And what do these areas have to show for such generous spending? Whether a community is low income or top range, it needs places for the children to play and adults to exercise and socialise, schools to teach and learn, post offices for the elderly, temples mosques and churches for worshippers and good roads, electricity, water and sewerage for all.
They need roads in and out, wide enough for traffic not today but twenty years hence. The residents need jobs conveniently located or accessible to where they live. One of the ironies that are being confronted by the ever expanding number of commercial banks is that the person living in Diamond still finds it more convenient to do their banking in Georgetown than at the Diamond branch for the simple reason that s/he works in Georgetown.
In many areas where house lots have been sold basic sanitation facilities would be considered luxuries. The Guyana Population Census 2002 reported over one half of the country’s households still use pit latrines and that the proportion of households using the modern method of water closet linked to sewer line has declined! Surely after sixty years we should have extended the sewer system beyond Georgetown.
The other major problem associated with the housing policy is corruption, wastage and extravagance. Budget speeches show that over twenty billion dollars have been expended on housing schemes since 2007. Not surprisingly, the house lot policy does not seem unrelated to electioneering. For example in 2006, the year of the last general elections, $795 million was spent on developing infrastructure for 9,000 houselots “in areas such as Zeelugt North and Sophia.” The budget speech announced us that “similar work was undertaken on 4,700 houselots under the Low Income Housing Project in areas such as Westminster, Belle West, Plantation Glasgow, Cummings Lodge and Sophia.” No value was given. And then the same paragraph states that “nearly $251 million was spent on providing house lots in areas such as Vigilance South, Amelia’s Ward, Vryheid’s Lust and Block II Enterprise.”
In 2010, one year before the next general election, the nation was told that 6,331 house lots were allocated and some $9P.6 billion dollars was spent (average $1.5 million), against an original budget figure of $2.8 billion. What is interesting is that many of the communities benefiting from the 2006 spending such as Belle West, Westminster and Sophia are again part of the loot. As if that is not enough, some $3.6 billion has been allocated to the housing sector in 2011 and some 7,500 houselots are earmarked for allocation.
If there is a problem on the expenditure side, the income side is no different. I am reliably informed by one of the recent on-the-spot purchasers of a house lot that receipts for the sale of land are issued by the Central Housing and Planning Authority (CHPA), a statutory body.
Appendix T of the National Estimates for 2011 showing an abstract of revenue and expenditure of this body indicates that almost the entire income of the CHPA for 2010 comes from the central government – $150 million as a subsidy and $7.5 billion as a capital grant. If indeed 6,331 house lots were allocated in 2010 then even if the average sale price is $300,000 (some lots are sold for more than $1.2 million) the revenue should be over $1.8 billion. Something is missing.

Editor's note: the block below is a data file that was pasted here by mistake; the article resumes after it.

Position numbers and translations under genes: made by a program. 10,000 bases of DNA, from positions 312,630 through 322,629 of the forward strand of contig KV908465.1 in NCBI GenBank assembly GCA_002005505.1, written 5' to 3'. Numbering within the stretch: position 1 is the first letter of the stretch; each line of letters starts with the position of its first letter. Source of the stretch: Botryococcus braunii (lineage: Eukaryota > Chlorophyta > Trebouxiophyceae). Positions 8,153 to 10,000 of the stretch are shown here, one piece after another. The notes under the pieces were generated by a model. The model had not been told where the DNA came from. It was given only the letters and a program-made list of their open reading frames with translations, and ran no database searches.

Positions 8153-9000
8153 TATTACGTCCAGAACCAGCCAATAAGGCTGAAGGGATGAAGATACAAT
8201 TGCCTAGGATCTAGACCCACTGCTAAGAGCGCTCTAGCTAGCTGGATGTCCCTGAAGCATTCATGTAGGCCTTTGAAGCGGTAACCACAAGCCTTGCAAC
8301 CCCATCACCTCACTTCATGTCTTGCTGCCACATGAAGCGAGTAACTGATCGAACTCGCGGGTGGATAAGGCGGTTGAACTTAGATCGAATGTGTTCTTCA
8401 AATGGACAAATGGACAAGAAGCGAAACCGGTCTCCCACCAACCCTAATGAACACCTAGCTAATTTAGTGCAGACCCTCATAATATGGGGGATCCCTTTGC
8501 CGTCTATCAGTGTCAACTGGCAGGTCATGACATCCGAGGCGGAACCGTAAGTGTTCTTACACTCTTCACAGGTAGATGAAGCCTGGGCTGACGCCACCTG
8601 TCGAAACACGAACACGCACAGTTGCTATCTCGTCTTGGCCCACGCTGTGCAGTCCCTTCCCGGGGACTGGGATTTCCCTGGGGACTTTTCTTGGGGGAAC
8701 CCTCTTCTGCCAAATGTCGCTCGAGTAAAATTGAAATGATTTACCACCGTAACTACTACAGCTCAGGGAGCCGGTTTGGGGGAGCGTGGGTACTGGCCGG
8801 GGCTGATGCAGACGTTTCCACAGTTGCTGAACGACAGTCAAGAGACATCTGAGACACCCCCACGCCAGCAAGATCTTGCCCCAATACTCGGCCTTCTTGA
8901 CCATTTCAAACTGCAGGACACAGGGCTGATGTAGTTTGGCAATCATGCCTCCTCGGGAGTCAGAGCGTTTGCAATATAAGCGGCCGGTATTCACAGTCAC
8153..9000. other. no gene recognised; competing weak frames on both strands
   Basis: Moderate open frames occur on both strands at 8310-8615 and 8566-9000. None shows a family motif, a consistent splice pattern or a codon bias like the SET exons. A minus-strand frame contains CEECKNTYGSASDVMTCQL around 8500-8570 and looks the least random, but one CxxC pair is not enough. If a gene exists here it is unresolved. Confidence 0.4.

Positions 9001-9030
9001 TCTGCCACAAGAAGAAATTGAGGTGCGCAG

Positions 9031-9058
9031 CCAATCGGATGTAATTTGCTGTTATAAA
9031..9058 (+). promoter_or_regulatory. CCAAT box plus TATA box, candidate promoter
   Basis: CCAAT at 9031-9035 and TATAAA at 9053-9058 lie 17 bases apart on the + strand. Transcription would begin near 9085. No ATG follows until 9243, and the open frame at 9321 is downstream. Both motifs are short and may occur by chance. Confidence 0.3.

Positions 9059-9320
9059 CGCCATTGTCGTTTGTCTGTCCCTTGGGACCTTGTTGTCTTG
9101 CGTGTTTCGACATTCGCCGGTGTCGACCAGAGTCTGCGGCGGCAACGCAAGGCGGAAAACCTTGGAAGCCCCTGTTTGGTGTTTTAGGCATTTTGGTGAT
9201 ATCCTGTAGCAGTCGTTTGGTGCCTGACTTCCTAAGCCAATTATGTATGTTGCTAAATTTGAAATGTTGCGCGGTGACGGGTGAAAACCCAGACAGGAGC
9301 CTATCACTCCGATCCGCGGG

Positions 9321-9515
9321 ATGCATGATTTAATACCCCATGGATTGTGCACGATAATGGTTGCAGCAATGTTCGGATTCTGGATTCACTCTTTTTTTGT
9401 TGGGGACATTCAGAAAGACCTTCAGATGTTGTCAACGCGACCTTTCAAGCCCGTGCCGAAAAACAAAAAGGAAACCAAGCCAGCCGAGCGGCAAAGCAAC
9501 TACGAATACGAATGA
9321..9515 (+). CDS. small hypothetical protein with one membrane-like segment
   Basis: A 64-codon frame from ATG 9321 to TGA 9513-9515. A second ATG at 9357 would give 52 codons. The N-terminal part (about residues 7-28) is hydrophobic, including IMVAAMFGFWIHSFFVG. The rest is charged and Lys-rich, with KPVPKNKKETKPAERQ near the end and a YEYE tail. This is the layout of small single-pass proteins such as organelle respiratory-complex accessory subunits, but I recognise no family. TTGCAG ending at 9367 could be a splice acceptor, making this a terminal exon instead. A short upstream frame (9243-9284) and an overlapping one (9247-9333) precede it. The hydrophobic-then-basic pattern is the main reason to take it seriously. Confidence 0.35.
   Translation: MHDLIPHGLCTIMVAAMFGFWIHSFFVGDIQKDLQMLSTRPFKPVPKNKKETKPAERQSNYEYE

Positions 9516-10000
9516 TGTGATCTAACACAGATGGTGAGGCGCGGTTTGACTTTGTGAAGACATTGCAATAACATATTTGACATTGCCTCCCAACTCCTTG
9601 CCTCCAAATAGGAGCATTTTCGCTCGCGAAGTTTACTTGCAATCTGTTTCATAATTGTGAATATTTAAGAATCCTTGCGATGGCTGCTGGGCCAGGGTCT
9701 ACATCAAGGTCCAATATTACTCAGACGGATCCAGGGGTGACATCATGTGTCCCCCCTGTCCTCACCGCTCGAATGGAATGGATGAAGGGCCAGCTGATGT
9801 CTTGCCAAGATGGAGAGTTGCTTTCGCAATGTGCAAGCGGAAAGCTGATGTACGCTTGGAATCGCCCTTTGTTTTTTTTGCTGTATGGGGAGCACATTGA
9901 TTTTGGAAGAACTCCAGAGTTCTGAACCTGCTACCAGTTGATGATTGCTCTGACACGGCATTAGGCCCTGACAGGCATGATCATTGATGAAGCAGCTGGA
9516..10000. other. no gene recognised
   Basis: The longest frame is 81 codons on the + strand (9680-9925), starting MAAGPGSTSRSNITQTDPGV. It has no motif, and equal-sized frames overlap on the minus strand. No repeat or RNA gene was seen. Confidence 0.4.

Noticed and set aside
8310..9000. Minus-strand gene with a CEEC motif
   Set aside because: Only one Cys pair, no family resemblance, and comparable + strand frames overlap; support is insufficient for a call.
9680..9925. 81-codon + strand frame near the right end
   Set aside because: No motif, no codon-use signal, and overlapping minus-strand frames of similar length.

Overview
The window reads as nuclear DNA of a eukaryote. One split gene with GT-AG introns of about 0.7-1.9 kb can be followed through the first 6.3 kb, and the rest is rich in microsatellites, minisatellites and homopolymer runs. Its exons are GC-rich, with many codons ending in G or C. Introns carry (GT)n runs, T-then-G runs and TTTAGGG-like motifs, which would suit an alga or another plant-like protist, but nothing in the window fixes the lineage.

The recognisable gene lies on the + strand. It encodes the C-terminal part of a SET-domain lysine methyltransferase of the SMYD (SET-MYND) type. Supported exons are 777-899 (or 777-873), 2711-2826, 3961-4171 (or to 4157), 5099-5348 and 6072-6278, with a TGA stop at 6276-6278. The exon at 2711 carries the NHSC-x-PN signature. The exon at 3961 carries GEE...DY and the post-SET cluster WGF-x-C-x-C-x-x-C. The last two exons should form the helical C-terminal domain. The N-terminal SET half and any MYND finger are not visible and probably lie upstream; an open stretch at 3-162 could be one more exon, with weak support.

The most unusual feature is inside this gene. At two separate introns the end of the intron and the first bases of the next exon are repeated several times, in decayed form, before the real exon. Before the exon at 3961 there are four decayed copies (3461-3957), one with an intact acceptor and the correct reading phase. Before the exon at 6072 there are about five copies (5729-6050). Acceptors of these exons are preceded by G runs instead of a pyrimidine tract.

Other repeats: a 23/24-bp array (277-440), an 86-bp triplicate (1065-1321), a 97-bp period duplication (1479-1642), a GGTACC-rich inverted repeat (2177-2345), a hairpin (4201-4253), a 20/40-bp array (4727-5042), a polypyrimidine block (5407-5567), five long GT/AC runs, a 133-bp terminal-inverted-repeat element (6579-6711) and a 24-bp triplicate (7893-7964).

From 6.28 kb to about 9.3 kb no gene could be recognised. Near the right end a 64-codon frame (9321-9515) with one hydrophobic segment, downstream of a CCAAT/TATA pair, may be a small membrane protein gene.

Over the course of the last three weeks I have had my closest look at what constitutes the country’s housing policy. Prior to 2006 the house lots given out by the government should have far exceeded the unmet needs of the entire population with many to spare.
Further allocations since then would have exacerbated the situation.
It is therefore necessary for a survey to be done to ascertain the number of house lots across the regions that have still not developed into houses.
It would be useful too for a value-for-money audit – or better still a forensic audit – of the housing programme and expenditure to be carried out. Housing is a major public policy/social/basic needs issue with important long-term implications. It requires coordination with and can contribute significantly to several other sectors. It should not be left entirely to an overenthusiastic individual who cannot remember a payment of $4 billion.
While the lending institutions do not face any immediate risks of and from a bubble, an extra bit of caution in their lending programme could be very useful.
For those seeking a home, the advice might soon be to buy rather than build.
As the supply of homes increases relative to demand, cost may very well exceed market price. Buyers welcome that.
I apologise for two errors in last week’s column which are regretted but which did not affect the thrust of the article.
The last sentence under ‘Self-Help’ should have read: And as we have said this does not take in the number of private houses built by individuals on privately acquired lands.
The second was in respect of the dimensions of the lots being offered by private developers.
In the first sentence of the second paragraph under the heading ‘Friendly domestic capitalists’ these were stated as 50 yards by 100 yards instead of feet in both cases.